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pp. 197-222

In Land of Exile {Tuhyong ui ttang), a short story by Cho Chong-nae published in 1981, Mansok, the protagonist, has a secret he has been keeping for thirty years. This fragment of his past contains images that juxtapose passionate sex and bloody violence. Just the thought of these images, so haunting and still vivid, freezes him. He has drifted from one construction site to another for decades, and his memories...

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9 In Defense of Continuity: Discourses on Tradition and the Mother in Festival

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pp. 223-246

The process of modernization in South Korea was so enormously extensive, intense, and violent that it became the major constituent core of the nation's collective experience during the latter half of the twentieth century. Like other forms of cultural representation in South Korea, cinema confronted the profound upheavals caused by modernization both directly and indirectiy..

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10 An Interview with Im Kwon-Taek

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pp. 247-266

Interviewers: During the last ten years, following the controversial popularity of Sopyonje, you emerged as the most prominent film director in Korea. There was the Munich retrospective of your films and now the retrospective here. How has this recognition affected your sensibility as a filmmaker...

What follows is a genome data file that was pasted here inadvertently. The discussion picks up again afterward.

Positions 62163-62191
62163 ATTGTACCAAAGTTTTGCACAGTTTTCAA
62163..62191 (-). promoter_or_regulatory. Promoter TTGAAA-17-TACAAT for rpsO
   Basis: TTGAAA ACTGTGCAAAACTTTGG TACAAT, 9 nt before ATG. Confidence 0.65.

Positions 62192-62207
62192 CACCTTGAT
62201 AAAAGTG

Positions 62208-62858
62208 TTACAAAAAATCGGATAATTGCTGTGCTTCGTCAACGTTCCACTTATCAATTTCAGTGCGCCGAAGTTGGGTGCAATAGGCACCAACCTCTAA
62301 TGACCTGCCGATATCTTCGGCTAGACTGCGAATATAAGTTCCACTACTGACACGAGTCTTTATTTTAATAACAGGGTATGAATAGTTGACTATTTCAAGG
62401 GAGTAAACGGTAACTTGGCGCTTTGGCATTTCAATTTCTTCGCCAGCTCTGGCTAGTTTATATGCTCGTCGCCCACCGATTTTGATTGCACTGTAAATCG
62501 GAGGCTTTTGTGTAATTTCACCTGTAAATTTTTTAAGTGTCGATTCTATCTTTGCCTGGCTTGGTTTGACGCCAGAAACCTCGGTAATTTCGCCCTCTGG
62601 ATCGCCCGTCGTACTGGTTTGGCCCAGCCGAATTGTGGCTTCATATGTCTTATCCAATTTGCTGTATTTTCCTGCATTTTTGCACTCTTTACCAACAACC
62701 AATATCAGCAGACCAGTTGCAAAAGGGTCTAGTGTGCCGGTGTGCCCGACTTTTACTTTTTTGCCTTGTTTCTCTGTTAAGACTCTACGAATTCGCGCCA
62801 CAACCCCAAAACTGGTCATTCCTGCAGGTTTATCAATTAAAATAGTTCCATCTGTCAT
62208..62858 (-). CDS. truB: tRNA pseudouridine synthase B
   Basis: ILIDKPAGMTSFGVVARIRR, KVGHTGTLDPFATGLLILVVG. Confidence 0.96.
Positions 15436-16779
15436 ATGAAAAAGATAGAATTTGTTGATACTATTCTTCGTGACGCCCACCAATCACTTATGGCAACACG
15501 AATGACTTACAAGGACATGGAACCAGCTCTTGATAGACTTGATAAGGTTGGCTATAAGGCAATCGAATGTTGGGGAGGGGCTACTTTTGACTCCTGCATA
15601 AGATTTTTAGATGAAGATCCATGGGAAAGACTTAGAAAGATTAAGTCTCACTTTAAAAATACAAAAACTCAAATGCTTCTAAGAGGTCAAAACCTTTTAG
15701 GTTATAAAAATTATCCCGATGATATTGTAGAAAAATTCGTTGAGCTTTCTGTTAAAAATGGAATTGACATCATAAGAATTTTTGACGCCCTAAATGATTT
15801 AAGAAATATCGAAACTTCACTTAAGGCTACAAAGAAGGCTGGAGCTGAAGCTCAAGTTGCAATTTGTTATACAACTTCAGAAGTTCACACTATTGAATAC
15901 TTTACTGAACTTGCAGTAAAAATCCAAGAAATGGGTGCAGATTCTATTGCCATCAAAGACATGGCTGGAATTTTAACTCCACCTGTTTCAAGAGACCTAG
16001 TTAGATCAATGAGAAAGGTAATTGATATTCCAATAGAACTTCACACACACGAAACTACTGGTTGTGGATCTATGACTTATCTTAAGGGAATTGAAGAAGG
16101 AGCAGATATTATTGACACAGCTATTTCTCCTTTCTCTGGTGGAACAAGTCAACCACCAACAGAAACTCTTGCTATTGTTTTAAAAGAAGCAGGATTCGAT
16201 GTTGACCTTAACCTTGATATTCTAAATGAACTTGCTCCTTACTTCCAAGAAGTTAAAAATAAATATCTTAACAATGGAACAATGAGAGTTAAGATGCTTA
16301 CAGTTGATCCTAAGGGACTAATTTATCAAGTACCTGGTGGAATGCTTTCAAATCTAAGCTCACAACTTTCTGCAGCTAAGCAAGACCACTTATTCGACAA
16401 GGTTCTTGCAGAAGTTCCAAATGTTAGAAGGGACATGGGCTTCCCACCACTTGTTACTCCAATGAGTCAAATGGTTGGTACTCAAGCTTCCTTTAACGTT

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pp. 267-271

Selected English Language Bibliography of Korean Cinema

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pp. 275-280

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pp. 279-280

Eunsun Cho is a graduate student in the School of Cinema-Television at the University of Southern California. Her main interests are images of women in Korean cinema, the cinematic representation of Korean modernity, and the intercultural circulation...


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pp. 281-294

E-ISBN-13: 9780814340080
Print-ISBN-13: 9780814328699

Page Count: 296
Illustrations: 21
Publication Year: 2001

Series Title: Contemporary Approaches to Film and Media Series